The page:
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FMLA Coverage IMPORTANT PLEASE READ!!


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Topic: FMLA Coverage IMPORTANT PLEASE READ!! Posted: 17 Mar 2009 at 4:34pm Post Options Topic Search Thanks(0) Topic Options Quote Reply

trouble22
Newbie

Joined: 02 Dec 2008 Points: 19

I have an approved FMLA condition for both of my parents and have CHOSEN to take LWOP for their illnesses. I have been informed by management that I have to use all of my sick leave and annual leave FIRST before I can use LWOP due to some "change in the rules" that the law has recently done. I have asked my union and the FMLA coordinator and BOTH have told me that the have never heard of this and I can use LWOP if I want. My question is- Can they MAKE me exhaust all of my leave before I take LWOP? I don't get it, WHY is it their business if I choose to use LWOP? I do know that if eight hours are requested, it has to be approved by the Postmaster but as a former 204B, we were to encourage LWOP whenever we could. Management is claiming that they can Make me take leave first and that I don't have a choice and have already done so by charging me Annual instead of what I requested on my 3971. Need an answer fast! Thanks!

carmicfg
Senior Member

Posted: 26 Mar 2009 at 7:15pm

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Listen to your FMLA Coordinator in fact, your supervisor should be working through your district FMLA coordinator.

Joined: 08 Jul 2008 Points: 260

postalwiz
Senior Member

Posted: 26 Mar 2009 at 8:34pm

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Joined: 28 Nov 2006 Points: 3275

If your fmla coordinator does not know about this rule why would you believe your PM? put your 3971 in and ask for lwop if that is what you want to take and make sure your PM or whomever does your timekeeping does not charge you any leave. Get a copy of your 3971 after approved (send a copy) to your fmla coordinator, be careful with using lwop thou, if you are not at the top of your step it can delay your next step if you take too much lwop.

MindInquiring
Advisor

Posted: 14 Oct 2009 at 2:26pm

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Employee Awarded Nearly 1/2 million Dollars Due to FMLA Violations Summary: Former United States Postal Service (USPS) employee with alcoholism and depression brought action against the USPS, alleging violations of the Family and Medical Leave Act (FMLA). Following bench trial, the District Court, McKinney, J., held that: (1) employee was not required to specifically ask for FMLA leave, in order for his sick leave to qualify as protected FMLA leave; (2) supervisor restrained and interfered with employee's exercise of FMLA-protected rights, and retaliated against him for such exercise, as required for employee's claim of retaliatory discharge; (3) supervisor's negative attitude towards employee was causally connected to supervisor's inability to objectively evaluate information he received about employee and to medical officer's decision that employee was not fit for duty; (4) ability to work seven days per week was an essential function of part-time flexible clerk position; (5) employee was able to perform essential function of position; and (6) USPS did not have the right to condition employee's return to work on a fitness for duty examination. Determining whether an employee's condition qualifies as a serious health condition within meaning of the FMLA is a legal question, and the employee must demonstrate the seriousness of his or her condition by a preponderance of the evidence. Family and Medical Leave Act of 1993, Employer may not defend claim of interference with FMLA's substantive rights on grounds that it treats all employees that way without discriminating. Family and Medical Leave Act of 1993, 105(a)(2), 29 U. S. C. A. 2615(a)(2). The FMLA contains two categories of broad protections for employees: (1) prescriptive protections that are expressed as substantive statutory rights, the violation of which need only be proven by showing that the employee was entitled to a specific right and the employer failed to provide it, and (2) protection from discrimination or other adverse employment action because they have exercised, or are attempting to exercise, any of the substantive rights, which is considered essentially proscriptive in nature. Family and Medical Leave Act of 1993, 105(a, b), 29 U. S. C. A. 2615(a, b).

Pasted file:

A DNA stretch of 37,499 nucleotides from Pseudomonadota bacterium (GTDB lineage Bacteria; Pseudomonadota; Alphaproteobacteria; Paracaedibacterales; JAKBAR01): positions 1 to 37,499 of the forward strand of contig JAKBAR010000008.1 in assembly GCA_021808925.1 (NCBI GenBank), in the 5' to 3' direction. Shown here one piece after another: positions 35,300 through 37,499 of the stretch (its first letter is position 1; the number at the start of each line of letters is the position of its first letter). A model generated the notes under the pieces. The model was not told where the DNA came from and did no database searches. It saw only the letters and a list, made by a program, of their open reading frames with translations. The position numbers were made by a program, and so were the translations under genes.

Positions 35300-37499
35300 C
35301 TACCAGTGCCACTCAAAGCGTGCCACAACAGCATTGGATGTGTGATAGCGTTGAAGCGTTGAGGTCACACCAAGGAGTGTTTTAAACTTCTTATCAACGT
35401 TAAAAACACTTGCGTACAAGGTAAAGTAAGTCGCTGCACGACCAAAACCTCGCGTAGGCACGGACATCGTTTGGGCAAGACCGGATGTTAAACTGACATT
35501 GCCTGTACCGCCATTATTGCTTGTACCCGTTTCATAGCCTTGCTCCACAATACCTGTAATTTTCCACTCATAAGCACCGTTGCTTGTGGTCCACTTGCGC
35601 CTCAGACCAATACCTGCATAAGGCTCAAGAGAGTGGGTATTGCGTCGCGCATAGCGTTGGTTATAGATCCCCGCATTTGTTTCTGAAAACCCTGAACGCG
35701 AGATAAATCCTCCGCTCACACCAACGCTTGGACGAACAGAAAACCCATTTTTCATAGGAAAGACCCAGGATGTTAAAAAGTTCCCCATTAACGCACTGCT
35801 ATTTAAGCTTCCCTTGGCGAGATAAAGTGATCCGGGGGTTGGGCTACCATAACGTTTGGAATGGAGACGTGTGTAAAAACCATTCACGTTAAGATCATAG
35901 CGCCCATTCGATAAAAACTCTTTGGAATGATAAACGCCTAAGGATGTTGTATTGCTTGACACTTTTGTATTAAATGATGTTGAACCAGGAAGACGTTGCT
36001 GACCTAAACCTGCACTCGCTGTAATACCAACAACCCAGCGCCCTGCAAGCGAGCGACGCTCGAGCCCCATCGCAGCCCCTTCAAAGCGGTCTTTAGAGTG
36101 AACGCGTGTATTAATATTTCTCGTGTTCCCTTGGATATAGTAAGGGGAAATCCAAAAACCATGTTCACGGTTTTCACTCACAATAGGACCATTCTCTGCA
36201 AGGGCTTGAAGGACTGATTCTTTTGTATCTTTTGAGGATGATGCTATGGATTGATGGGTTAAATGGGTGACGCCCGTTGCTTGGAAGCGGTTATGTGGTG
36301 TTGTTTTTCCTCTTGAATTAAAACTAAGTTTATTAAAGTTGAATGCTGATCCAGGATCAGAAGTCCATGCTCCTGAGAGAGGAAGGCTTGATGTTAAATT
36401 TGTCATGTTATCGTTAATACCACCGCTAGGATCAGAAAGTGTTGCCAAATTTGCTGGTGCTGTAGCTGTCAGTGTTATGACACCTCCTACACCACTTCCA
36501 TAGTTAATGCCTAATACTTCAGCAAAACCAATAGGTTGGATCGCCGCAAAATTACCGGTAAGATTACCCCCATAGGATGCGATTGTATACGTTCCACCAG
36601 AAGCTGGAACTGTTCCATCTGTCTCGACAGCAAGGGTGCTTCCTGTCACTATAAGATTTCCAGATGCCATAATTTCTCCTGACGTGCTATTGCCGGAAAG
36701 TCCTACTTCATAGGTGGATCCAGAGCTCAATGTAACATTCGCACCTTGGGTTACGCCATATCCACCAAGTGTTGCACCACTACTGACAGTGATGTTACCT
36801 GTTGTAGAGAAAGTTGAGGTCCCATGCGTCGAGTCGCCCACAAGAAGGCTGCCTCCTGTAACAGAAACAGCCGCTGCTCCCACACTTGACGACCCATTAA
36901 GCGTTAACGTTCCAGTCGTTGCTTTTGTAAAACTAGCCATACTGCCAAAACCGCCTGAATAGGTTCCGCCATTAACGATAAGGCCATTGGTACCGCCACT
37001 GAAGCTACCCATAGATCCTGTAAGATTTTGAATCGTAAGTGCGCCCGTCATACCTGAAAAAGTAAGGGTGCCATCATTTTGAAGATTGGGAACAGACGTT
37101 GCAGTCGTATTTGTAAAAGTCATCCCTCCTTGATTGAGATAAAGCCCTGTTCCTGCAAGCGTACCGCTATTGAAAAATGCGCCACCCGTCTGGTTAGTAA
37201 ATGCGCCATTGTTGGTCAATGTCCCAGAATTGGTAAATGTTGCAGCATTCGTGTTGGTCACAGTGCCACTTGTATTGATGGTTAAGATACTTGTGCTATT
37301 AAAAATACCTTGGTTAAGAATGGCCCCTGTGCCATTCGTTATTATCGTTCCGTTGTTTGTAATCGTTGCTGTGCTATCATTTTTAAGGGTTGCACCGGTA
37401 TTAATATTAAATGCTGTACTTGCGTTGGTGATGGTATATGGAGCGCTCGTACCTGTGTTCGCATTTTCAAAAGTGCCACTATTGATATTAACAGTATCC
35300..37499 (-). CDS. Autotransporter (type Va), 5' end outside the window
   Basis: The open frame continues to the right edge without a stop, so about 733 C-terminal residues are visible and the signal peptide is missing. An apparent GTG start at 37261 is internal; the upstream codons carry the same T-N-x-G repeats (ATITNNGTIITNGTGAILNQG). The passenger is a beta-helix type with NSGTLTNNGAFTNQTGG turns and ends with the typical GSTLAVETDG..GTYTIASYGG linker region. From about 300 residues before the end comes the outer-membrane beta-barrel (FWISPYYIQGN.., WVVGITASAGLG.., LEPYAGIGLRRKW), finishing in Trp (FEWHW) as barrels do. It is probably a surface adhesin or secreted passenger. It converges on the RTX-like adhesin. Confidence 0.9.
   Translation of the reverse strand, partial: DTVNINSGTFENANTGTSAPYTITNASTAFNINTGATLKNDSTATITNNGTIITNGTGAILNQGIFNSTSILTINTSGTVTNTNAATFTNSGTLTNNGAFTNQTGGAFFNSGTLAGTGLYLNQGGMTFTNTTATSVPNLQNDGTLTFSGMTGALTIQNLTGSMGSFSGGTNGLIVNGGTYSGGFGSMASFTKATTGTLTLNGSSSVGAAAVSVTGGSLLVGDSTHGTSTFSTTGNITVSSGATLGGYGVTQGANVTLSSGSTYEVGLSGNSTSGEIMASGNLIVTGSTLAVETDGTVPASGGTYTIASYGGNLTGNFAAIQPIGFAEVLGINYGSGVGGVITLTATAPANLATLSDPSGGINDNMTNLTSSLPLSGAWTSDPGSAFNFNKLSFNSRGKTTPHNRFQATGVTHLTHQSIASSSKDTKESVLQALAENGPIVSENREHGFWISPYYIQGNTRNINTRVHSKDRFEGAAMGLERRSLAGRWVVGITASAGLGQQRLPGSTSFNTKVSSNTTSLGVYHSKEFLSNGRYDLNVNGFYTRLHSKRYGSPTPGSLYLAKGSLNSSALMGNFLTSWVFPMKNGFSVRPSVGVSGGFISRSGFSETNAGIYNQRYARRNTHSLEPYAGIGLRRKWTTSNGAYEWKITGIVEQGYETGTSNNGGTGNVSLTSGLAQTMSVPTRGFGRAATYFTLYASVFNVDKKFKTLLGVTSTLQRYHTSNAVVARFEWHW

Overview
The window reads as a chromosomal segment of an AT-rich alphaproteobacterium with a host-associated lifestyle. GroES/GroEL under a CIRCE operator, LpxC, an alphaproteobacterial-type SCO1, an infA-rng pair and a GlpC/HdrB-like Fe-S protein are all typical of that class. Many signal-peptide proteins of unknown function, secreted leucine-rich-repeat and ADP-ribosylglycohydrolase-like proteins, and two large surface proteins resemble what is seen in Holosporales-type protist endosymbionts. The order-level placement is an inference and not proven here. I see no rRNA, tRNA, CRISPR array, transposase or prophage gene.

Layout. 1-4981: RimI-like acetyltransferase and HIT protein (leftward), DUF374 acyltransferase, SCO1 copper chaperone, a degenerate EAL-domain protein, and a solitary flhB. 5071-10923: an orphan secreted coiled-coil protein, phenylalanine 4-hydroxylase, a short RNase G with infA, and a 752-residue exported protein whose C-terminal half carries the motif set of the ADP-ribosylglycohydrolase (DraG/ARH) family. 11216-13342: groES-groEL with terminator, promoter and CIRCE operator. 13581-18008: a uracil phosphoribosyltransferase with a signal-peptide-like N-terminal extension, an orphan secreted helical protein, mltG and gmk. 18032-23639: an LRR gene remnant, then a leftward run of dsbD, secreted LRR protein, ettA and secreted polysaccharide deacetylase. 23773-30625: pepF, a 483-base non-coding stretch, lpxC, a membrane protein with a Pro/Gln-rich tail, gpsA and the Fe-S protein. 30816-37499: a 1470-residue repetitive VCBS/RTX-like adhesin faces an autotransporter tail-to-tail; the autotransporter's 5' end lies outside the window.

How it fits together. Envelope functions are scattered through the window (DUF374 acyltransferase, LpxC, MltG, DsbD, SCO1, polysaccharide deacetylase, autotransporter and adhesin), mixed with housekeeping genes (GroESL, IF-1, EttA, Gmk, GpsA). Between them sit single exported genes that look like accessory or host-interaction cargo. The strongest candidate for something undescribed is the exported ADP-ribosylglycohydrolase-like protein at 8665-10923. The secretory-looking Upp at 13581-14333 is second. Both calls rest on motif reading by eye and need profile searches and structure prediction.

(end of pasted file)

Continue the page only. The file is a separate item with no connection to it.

Joined: 21 May 2009 Points: 183

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12/1/2013 11:04 AM

FMLA Coverage IMPORTANT PLEASE READ!! - FederalSoup.com

https://federalsoup.federaldaily.com/forum_posts.asp?TID=337&PID=3...